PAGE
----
A Coffee Conversation in Environmental History

Thursday, October 12, 2017
HGS 105
Nancy Langston, Michigan Technological University

Join us for an informal discussion about new directions in environmental history with Nancy Langston, a leading environmental historian based at Michigan Technological University, past editor of Environmental History and past president of the American Society for Environmental History. Langston recently finished a book on climate change and toxics in the Lake Superior basin titled  Sustaining Lake Superior (Yale University Press, Fall 2017). The book will be available in September 2017.

Langston’s next project will explore climate change and animal migrations, focused on the upper Great Lakes. How has climate change affected the movements of three iconic species of the northern forest: woodland caribou, coaster brook trout, and  loons? These species were once abundant in the Great Lakes region, but habitat change, toxics, and over-hunting decimated their populations by the early 20th century. Conservation efforts recovered breeding populations of loons,  but woodland caribou are now ghost species throughout much of their former range. On a few islands along the north coast of Lake Superior, vigorous populations persist, but climate change threatens their populations. Coaster brook trout are hanging on in a few runs, but their future is equally uncertain.  How have the relationships between humans and these other species been influenced by climate change? How do animal migrations influence the mobilizations of toxics into distant spaces, and how does climate change in turn affect toxic mobility? Can restoring these species help in the fight against climate change?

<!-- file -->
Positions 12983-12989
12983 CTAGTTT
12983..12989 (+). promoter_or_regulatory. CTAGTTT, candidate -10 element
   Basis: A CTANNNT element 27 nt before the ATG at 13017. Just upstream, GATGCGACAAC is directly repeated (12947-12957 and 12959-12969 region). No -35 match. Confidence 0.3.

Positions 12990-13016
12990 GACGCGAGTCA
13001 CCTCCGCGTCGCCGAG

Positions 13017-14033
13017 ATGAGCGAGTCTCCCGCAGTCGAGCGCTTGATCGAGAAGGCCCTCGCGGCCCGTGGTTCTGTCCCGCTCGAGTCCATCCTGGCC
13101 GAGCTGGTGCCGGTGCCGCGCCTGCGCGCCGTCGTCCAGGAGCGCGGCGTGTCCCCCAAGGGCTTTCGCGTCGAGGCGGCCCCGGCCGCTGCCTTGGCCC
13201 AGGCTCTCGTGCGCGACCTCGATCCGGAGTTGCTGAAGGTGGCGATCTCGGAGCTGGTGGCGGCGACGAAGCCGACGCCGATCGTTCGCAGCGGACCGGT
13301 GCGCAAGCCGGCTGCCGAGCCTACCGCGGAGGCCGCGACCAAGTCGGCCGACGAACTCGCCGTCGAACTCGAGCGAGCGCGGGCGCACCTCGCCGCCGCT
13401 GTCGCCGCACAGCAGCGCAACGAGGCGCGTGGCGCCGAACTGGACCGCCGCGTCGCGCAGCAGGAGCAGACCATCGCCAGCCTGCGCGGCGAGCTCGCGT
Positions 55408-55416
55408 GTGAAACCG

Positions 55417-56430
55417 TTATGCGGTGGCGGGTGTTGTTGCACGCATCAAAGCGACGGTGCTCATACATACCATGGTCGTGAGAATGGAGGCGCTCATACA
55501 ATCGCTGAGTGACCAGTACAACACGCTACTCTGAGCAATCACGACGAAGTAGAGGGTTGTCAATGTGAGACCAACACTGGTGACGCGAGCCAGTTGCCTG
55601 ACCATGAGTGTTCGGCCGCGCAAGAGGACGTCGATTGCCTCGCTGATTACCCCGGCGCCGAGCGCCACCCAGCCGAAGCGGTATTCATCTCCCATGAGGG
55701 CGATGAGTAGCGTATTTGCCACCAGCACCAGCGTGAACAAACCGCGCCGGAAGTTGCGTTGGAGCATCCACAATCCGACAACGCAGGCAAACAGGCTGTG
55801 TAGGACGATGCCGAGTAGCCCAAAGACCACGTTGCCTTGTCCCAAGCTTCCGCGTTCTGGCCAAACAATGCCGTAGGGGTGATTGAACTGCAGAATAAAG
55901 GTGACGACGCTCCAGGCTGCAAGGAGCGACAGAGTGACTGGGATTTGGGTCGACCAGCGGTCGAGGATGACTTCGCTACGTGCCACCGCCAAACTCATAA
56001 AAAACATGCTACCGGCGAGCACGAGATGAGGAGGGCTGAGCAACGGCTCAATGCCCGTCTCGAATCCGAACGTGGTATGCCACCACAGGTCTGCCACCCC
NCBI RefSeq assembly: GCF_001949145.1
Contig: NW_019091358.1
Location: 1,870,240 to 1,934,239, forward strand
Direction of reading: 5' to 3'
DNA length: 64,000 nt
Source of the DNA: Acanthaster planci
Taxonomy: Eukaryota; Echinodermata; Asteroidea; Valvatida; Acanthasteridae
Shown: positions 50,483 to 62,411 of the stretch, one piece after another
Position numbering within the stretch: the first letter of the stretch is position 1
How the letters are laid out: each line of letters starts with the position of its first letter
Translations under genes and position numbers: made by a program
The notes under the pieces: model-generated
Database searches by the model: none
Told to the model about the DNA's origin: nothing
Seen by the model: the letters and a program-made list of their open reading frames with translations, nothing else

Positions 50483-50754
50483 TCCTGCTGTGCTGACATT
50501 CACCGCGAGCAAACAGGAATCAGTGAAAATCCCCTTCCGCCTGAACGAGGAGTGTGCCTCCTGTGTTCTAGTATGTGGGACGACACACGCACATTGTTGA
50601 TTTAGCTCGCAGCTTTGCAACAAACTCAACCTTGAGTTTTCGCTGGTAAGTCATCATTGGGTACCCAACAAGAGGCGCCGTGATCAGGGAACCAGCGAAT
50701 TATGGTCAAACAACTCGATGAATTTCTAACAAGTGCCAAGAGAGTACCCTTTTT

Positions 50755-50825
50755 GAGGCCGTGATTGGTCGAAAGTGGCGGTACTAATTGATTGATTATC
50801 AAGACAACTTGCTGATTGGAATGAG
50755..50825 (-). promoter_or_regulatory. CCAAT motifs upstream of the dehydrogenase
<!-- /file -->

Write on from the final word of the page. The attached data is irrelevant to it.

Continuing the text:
Langston’s previous books include:

  • An environmental history of Malheur Wildlife Refuge titled Where Land and Water Meet: A Western Landscape Transformed (University of Washington Press, 2003). Where Land and Water Meet focuses on dilemmas over riparian management in the West, and offers solutions to the conflicts that have paralyzed land management. 


  • A history of endocrine disruptors: Toxic Bodies: Hormone Disruptors and the Legacy of DES, (Yale University Press  2010). Toxic Bodies examines the history of synthetic chemicals that disrupt hormones and the struggle for a precautionary principle to protect human and environmental health.
Since July 2013, Langston has been a professor at Michigan Technological University, part of the Great Lakes Research Center and the Department of Social Sciences. During 2012-2013, she was the King Carl XVI Gustaf Professor of Environmental Science at Umeå University in Sweden. Before that, she was a professor at the University of Wisconsin-Madison for 17 years, with appointments in the Nelson Institute for Environmental Studies and the Department of Forest and Wildlife Ecology.